The Islamic View of the Dead Sea

Dead Sea sink holes
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Located between Jordan, Israel, the West Bank and Palestine, the Dead Sea is one of the most unique places on earth. At 1,412 ft. (430 meters) below sea level, its shores rank as the lowest land point on earth. With its high mineral and salt content, the Dead Sea is too salty to support most forms of animal and plant life.  Fed by the Jordan River with no connection to the world's oceans, it is really more lake than sea, but because the fresh water feeding it soon evaporates, it has a salt concentration seven times more concentrated than that of the ocean.

The only life that can survive these conditions are tiny microbes, yet the Dead Sea is visited by thousands of people each year as they seek spa treatments, health therapies and relaxation.

The Dead Sea has been a recreational and healing destination for visitors for thousands of years, with Herod the Great among the visitors seeking the health benefits of its waters, which have long been believed to have healing properties. The waters of the Dead Sea are often used in soaps and cosmetics, and several high-class spas have sprung up along the shores of the Dead Sea to cater to tourists.

The Dead Sea is also a critical historical site, In the 1940s and 1950s, the ancient documents we now know as the Dead Sea Scrolls were found about one mile inland from the northwestern shore of the Dead Sea (in what is now the West Bank). Hundreds of text fragments found in caves proved to be very important religious texts of critical interest to Christians and Hebrews.

To the Christian and Jewish traditions, the Dead Sea is a site of religious veneration. 

According to Islamic tradition, however, the Dead Sea also stands as a sign of God's punishment. 

The Islamic View

According to Islamic and Biblical traditions, the Dead Sea is the site of the ancient city of Sodom, home of the Prophet Lut (Lot), peace be upon him.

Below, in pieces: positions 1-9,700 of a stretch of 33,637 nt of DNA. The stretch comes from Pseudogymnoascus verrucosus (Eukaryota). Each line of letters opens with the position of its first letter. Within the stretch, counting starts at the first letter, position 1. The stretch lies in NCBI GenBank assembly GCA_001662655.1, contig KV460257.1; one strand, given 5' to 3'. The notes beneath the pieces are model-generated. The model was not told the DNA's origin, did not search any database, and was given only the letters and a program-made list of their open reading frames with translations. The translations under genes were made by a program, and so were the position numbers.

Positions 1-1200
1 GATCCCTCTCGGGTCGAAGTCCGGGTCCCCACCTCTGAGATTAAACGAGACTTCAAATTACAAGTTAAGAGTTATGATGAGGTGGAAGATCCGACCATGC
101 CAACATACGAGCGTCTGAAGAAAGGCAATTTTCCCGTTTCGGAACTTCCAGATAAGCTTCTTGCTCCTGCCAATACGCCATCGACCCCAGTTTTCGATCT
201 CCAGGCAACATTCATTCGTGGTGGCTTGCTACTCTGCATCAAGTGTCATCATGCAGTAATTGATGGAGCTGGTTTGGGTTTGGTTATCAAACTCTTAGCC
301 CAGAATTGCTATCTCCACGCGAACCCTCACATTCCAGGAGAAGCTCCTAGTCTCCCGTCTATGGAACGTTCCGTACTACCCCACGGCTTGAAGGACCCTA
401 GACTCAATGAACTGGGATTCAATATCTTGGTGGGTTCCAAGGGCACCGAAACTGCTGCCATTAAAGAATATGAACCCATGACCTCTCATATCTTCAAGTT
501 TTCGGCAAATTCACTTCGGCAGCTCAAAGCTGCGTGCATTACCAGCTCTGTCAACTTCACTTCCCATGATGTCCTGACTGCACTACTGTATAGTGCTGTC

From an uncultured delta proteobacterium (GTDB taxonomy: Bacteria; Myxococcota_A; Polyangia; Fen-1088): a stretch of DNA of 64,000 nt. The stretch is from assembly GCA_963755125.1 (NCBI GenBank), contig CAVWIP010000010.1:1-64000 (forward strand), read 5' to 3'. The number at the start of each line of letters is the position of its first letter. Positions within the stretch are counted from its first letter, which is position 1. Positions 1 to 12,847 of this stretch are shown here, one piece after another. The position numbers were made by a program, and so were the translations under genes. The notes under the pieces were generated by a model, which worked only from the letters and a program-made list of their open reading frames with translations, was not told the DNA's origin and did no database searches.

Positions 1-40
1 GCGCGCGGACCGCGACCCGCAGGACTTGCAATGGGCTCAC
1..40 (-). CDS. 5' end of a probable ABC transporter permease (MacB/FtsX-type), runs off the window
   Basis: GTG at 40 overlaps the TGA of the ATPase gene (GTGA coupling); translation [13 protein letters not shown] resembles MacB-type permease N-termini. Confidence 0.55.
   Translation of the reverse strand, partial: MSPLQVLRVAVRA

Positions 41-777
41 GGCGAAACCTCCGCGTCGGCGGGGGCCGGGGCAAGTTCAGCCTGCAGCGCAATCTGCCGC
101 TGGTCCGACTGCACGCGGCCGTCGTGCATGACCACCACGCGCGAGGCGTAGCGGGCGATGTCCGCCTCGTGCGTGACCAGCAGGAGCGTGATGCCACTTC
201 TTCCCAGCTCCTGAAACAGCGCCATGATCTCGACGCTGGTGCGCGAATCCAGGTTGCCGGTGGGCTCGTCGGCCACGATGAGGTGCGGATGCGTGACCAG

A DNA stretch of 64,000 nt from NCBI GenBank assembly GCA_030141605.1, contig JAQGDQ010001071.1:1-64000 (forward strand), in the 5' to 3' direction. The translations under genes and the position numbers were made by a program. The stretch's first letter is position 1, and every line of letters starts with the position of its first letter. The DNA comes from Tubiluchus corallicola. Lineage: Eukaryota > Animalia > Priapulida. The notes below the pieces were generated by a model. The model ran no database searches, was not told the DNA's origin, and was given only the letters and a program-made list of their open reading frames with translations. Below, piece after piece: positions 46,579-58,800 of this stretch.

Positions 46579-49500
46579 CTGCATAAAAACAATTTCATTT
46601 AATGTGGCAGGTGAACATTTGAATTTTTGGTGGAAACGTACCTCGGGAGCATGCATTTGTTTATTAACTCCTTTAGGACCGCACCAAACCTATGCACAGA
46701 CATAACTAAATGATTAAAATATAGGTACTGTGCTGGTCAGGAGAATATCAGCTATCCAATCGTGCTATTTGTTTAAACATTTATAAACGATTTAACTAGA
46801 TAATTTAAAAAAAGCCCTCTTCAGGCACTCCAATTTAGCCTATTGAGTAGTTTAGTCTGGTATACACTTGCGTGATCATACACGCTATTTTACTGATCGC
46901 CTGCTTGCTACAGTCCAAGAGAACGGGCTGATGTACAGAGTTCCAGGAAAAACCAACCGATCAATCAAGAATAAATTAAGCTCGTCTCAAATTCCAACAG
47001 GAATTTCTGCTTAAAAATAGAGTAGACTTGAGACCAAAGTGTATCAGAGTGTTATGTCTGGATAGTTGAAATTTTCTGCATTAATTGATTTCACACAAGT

The Quran describes the people of Sodom as ignorant, wicked, evildoers who rejected God's call to righteousness. The people included murderers, thieves and individuals who openly practiced immoral sexual behavior. Lut perservered in preaching God's message, but to no avail; he found that even his own wife was one of the disbelievers.

Tradition has it that God severely punished the Sodomites for their wickedness. According to the Qu'ran, the punishment was to "turn the cities upside down, and rain down on them brimstones hard as baked clay, spread layer on layer, marked from your Lord" (Qu'ran 11:82-83). The site of this punishment is now the Dead Sea, standing as a symbol of destruction.

Devout Muslims Avoid the Dead Sea

The Prophet Muhammad, peace be upon him, reportedly tried to dissuade people from visiting the sites of God's punishment:

"Do not enter the place of those who were unjust to themselves, unless you are weeping, lest you should suffer the same punishment as was inflicted upon them."

The Quran describes that the site of this punishment has been left as a sign for those who follow:

"Surely! In this are signs for those who understand. And verily, they (the cities) are right on the highroad. Surely! Therein is indeed a sign for the believers." (Quran 15:75-77)

For this reason, devout Muslims have a sense of aversion to the Dead Sea region. For Muslims who do visit the Dead Sea, it is recommended that they spend time recalling the story of Lut and how he stood for righteousness among his people. The Qu'ran says, 

"And to Lut, too, We gave wisdom and knowledge; We saved him from the town which practiced abominations. Truly they were a people given to evil, a rebellious people. And We admitted him to Our mercy; for he was one of the righteous" (Quran 21:74-75).